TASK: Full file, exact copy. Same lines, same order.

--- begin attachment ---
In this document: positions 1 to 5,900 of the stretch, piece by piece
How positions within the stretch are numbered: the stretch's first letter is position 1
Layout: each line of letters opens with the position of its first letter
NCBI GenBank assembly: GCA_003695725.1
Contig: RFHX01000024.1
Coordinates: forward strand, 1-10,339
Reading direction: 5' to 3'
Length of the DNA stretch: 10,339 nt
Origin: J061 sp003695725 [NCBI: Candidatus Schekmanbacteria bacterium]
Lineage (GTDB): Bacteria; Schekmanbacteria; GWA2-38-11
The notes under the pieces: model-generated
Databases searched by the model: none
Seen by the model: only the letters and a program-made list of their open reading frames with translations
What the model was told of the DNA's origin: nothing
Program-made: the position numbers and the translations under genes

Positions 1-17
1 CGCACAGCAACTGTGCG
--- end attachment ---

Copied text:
In this document: positions 1 to 5,900 of the stretch, piece by piece
How positions within the stretch are numbered: the stretch's first letter is position 1
Layout: each line of letters opens with the position of its first letter
NCBI GenBank assembly: GCA_003695725.1
Contig: RFHX01000024.1
Coordinates: forward strand, 1-10,339
Reading direction: 5' to 3'
Length of the DNA stretch: 10,339 nt
Origin: J061 sp003695725 [NCBI: Candidatus Schekmanbacteria bacterium]
Lineage (GTDB): Bacteria; Schekmanbacteria; GWA2-38-11
The notes under the pieces: model-generated
Databases searched by the model: none
Seen by the model: only the letters and a program-made list of their open reading frames with translations
What the model was told of the DNA's origin: nothing
Program-made: the position numbers and the translations under genes

Positions 1-17
1 CGCACAGCAACTGTGCG